1967 - Heavy metal pioneers Blue Cheer (Summertime Blues) perform at a "Tribute to J. Edgar Hoover" in San Francisco. Big Brother & the Holding Company perform at Berkeley, Calif.'s Golden Sheaf Bakery, where Janis Joplin meets future squeeze Country Joe McDonald. As the Beatles continue to record A Day in the Life, they're visited in the studio by Pattie Harrison, Mick Jagger, Marianne Faithfull, Keith Richards, Mike Nesmith, Donovan, and the Fool's Simon and Marijke.
1968 - The Doors perform at the Berkeley Community Theatre, Berkely CA. Audience members later recall being mystified when Jim scrapped the usual set list and instead recited poetry. This may very well have been an early performance of Celebration of the Lizard.
1968 - The Beatles close Beatles U.S.A., their American fan club and business office, and fire their U.S. press agents, severing all American business connections. They also withdraw from the late Brian Epstein's NEMS Enterprises and turn all business affairs over to their newly formed record company, Apple.
1971 - Carole King's Tapestry is released.
1971 - Four journalists, including photographer Larry Burrows of Life magazine, Kent Potter of United Press International, Nenri Huett of the Associated Press, and Keisaburo Shimamoto of Newsweek, die in a South Vietnamese helicopter operating in Laos. The journalists had been covering Operation Lam Son 719, a limited attack into Laos by South Vietnamese forces, when their helicopter crashed.
1971 - According to a report in the New York Times, Frank Zappa and the Mothers of Invention are forced to cancel a concert in London that was to include the Royal Philharmonic Orchestra and songs from the score of 200 Motels. Officials objected to Zappa's film 200 Motels, finding it obscene.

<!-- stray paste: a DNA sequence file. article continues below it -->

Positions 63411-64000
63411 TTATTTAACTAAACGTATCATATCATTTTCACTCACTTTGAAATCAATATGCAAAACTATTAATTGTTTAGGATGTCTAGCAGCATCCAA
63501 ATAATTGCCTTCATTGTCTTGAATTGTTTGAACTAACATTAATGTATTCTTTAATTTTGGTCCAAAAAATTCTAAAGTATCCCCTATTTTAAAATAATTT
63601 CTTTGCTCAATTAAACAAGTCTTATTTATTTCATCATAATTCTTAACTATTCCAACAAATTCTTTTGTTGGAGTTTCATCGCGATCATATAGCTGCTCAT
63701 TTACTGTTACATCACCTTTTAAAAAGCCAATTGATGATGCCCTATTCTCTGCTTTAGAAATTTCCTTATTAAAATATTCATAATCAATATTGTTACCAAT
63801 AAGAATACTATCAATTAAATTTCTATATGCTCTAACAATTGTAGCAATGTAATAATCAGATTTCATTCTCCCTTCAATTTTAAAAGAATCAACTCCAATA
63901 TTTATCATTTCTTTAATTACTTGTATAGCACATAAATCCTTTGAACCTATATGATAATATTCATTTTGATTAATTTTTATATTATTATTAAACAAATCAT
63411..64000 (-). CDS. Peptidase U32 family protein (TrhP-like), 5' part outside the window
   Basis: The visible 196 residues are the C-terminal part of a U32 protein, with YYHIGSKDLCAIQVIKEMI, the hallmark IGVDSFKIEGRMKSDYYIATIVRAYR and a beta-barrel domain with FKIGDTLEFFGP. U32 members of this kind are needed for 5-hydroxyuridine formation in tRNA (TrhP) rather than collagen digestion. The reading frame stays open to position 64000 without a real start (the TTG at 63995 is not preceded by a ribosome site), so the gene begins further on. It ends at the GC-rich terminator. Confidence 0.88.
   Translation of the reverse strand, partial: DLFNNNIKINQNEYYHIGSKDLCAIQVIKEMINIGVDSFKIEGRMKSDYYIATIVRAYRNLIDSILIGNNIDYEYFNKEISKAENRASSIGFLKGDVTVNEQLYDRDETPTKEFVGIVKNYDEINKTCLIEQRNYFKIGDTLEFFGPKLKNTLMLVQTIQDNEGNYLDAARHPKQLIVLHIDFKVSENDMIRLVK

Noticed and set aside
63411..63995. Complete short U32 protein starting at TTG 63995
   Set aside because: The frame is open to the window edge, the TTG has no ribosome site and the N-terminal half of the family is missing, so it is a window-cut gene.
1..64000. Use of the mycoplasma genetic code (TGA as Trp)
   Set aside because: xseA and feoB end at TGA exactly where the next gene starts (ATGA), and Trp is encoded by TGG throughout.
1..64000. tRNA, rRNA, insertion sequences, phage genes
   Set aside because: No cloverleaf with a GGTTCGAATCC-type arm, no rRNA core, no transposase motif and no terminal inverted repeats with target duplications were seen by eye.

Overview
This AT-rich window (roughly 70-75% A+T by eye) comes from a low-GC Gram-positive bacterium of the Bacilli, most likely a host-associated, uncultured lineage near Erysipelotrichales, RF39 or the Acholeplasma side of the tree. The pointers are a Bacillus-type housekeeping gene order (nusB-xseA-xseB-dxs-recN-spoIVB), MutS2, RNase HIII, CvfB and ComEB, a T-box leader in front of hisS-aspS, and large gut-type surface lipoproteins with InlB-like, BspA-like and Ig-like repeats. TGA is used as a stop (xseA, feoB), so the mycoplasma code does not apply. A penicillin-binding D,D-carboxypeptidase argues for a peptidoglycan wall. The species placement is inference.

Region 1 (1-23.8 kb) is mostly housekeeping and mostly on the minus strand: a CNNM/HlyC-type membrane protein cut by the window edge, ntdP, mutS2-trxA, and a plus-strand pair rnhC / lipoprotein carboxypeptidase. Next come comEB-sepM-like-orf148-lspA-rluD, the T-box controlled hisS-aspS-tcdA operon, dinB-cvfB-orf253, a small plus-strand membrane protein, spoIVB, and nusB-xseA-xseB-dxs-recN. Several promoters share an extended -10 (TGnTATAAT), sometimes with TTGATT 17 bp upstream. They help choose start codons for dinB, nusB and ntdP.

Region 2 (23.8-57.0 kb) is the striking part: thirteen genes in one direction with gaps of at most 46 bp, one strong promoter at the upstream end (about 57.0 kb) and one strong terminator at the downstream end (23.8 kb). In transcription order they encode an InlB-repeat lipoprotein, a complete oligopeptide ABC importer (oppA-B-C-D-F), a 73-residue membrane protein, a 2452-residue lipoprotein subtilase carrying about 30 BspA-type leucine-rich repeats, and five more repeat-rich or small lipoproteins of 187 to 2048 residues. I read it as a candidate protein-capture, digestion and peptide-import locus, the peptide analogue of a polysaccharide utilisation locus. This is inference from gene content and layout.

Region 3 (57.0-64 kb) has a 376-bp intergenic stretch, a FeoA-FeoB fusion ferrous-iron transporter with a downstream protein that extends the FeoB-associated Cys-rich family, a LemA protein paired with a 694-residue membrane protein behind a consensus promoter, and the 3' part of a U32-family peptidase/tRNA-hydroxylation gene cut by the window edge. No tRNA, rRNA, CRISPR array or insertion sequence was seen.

1972 - BBC bans play of Give Ireland Back to the Irish by Wings
1973 - The historic Liverpool club The Cavern is given a three month reprieve by British Rail, who are constructing an underground railroad, necesssitating the demolition of the club. Should the club have to move, says owner Roy Adams, he could at least preserve the original cellar room where the Beatles performed 292 times back in the early Sixties.
1975 - Legendary record producer Phil Spector is injured in a serious accident, but details are, for unknown reasons, kept secret. The accident takes place somewhere between LA and Phoenix, and according to a statement released by Spector's office, he suffered multiple head and body injuries. Even some of his closest pals know nothing about the incident.
1979 - Dire Straits' Sultans Of Swing is released.
1986 - John Lennon's Live in New York City LP is released.
1990 - Guitarist Eric Clapton finishes an 18-show stand at London's Royal Albert Hall. The performances, which begin Jan. 18, include three different bands, a 60-piece orchestra and blues jams with Robert Cray.
1996 - After three hours, world chess champion Gary Kasparov loses the first game of a six-game match against Deep Blue, an IBM computer capable of evaluating 200 million moves per second. Man was ultimately victorious over machine, however, as Kasparov bested Deep Blue in the match with three wins and two ties and took home the $400,000 prize. An estimated 6 million people worldwide followed the action on the Internet.
1999 - It is announced that BPI Communications is suspending publication of its Musician magazine after 21 years.
2001 - Saxophonist Buddy Tate dies in a nursing home in Chandler, Arizona, after a battle with cancer. He is 85. Tate was one of the oldest surviving members of the Count Basie Orchestra.